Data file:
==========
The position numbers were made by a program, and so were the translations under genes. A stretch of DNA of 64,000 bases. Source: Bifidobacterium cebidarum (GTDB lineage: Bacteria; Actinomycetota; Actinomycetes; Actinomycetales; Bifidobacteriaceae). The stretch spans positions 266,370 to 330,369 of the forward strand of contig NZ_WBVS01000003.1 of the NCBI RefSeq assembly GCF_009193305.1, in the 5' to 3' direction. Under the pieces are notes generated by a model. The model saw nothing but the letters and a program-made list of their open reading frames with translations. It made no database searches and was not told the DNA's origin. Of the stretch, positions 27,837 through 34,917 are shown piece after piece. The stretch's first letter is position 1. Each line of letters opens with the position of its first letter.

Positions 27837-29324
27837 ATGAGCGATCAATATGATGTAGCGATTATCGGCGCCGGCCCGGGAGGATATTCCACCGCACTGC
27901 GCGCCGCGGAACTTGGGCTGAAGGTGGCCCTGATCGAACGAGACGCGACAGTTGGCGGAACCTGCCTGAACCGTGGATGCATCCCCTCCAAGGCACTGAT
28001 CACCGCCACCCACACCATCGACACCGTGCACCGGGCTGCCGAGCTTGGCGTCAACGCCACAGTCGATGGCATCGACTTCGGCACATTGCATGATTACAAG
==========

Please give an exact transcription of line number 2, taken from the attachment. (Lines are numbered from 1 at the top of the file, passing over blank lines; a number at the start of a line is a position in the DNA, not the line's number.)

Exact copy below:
Positions 27837-29324